Book #18 David Livingstone: Missionary and Explorer

Andy Andrews’ story has always intrigued me. I was reminded of it again after having read his latest novel The Noticer last week. Andrews had an idyllic childhood. His father was once a minister in the church we now attend. Life for Andy was “normal”. But then came a devastating turn of events.

When Andy was nineteen years old, his mother died of cancer. Shortly after his mother’s death, his father died in a car accident. Through a series of events, Andy found himself alone and living under a bridge in Orange Beach, Alabama. Frustrated and hopeless, Andy began asking the question “Does life just happen, or are there choices we can make that change the course of our future?” His search for the answer to this question took him to the library.

Andrews read over 200 biographies of successful people, people who had excelled in their own particular field. He began to see a pattern of seven principles that all of these successful people demonstrated. Out of those seven principles came the best-selling book The Traveler’s Gift, which would catapult him into recognition.

I began to meditate on his having read over 200 biographies. That’s a lot of books. I have tried for several years to read 100 books every year. I never, ever reached that goal, so the last couple of years I have trimmed down my goal to 52 books in 52 weeks. Even that is a stretch. So how in the world can a person read over 200 biographies? And if I were to add biographies to my line-up of books, how much could I learn about principles of success as well.

I decided I was up for the challenge. Not necessarily the challenge of reading 200 biographies, but for adding more biographies to my reading rotation. Hence, my latest book called David Livingstone: Missionary and Explorer by Sam Wellman. It is published by Chelsea House and is part of their Heroes of the Faith series.
I didn’t really know much about David Livingstone before picking up this book. I recognized his name as an explorer in Africa, but I don’t think I ever realized that the purpose of his exploration was to bring the gospel of Jesus Christ to indigenous African tribes.The exploration for which he gained world-wide acclaim was merely the means to the end.
Livingstone was from Scotland. He was raised in a very poor family. His father sold tea all over Scotland in order to provide a good education for his three boys. Education was important to the Livingstone family, and Agnes and Neil Livingstone scrimped by on his meager salary in order to pay for his sons education. As Neil went door to door selling tea, he also handed out Christian tracts and evangelized the people of Scotland.
Along the way, Neil and his middle son David left the church of Scotland to join a local Congregational church. Both David and his father were avid readers of theology, but David also had an insatiable interest in reading about science, much to his father’s chagrin. Neil Livingstone though that science undermined the Bible and tried to keep his sons from studying any discipline of science. However, David felt called to study medicine, and he also had a keen interest in studying nature. Even at a young age, God was preparing David to carry out His plan in exploring and mapping the interior of Africa, reaching the people with medicine, and fighting slavery by opening up Africa’s interior to European trade.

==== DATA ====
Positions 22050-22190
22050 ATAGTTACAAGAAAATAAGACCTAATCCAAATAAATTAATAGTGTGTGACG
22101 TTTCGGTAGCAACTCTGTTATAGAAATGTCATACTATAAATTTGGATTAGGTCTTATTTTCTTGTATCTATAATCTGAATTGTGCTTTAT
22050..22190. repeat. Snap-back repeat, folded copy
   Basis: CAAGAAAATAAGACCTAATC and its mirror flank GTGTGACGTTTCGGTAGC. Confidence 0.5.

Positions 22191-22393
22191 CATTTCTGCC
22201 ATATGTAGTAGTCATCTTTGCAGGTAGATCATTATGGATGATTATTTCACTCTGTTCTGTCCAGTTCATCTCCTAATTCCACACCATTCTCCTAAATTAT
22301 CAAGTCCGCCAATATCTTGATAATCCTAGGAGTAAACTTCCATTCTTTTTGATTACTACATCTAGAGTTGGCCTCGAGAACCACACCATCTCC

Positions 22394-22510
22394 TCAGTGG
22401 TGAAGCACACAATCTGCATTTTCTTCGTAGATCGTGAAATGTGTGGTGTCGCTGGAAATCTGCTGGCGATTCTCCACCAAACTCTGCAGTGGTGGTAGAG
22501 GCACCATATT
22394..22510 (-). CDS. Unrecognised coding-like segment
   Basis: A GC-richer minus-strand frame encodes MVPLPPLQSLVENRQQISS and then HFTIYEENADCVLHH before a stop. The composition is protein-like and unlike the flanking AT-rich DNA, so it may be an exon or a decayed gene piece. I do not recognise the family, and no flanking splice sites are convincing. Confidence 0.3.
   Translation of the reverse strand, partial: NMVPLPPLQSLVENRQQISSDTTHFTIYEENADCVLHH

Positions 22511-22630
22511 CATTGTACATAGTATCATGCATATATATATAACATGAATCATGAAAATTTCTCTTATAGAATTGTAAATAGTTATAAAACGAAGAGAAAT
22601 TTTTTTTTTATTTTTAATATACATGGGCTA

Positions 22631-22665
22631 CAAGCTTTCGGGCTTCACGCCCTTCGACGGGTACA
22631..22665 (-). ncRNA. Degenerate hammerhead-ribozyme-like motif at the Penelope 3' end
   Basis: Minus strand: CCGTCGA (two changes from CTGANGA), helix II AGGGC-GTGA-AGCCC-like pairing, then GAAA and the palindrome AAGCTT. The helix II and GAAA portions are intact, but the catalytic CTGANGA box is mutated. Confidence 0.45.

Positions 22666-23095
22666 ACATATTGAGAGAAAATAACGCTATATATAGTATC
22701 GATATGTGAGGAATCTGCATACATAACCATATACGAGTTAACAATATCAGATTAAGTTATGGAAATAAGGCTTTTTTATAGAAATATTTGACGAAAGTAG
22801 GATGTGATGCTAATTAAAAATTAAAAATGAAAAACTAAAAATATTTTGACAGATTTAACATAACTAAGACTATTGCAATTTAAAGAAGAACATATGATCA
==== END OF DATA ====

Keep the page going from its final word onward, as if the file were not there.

The book is a fascinating story of humility and perseverance. David stayed on the task God had called him to, even though he had little visible success for YEARS. David spent all of his adult life exploring Africa, evangelizing the indigenous people (with far less success than he would have liked), and exposing Africa’s interior to the rest of the world so that it could be opened up for trade. David understood that the only way to free Africa from slave trade was to reveal to Europe the other vast resources which so far had gone undiscovered.
The story of David Livingstone reminds me a lot of the story of Moses.He labored his entire adult life to turn people’s hearts toward God and free them from slave trade, but was never allowed to enter the “promised land”. Although David Livingstone planted seeds of the gospel throughout his whole life, it wasn’t until after his death that those seeds began to flourish and Christianity began to spread throughout the interior of Africa. The harvest of those seeds is still being produced in Africa today. Livingstone is hailed as being the single most effective minister of the gospel of Jesus Christ ever to reach the people of Africa.
All because he was too wise to abandon God’s call just because he wasn’t seeing fruit.
Have you read a biography that especially challenged you in some way? Let me know in the comments and I’ll try to pick it up at the library.


  1. Carol Calloway Mills says

    Ashley, I also can't imagine reading over 200 biographies. He put quite a lot of work into that that book. Dad and I have enjoyed the rest of his books, and certainly enjoy relating to the settings. Don't forget to read "Island of Saints" about forgivness. You will love is as well!!

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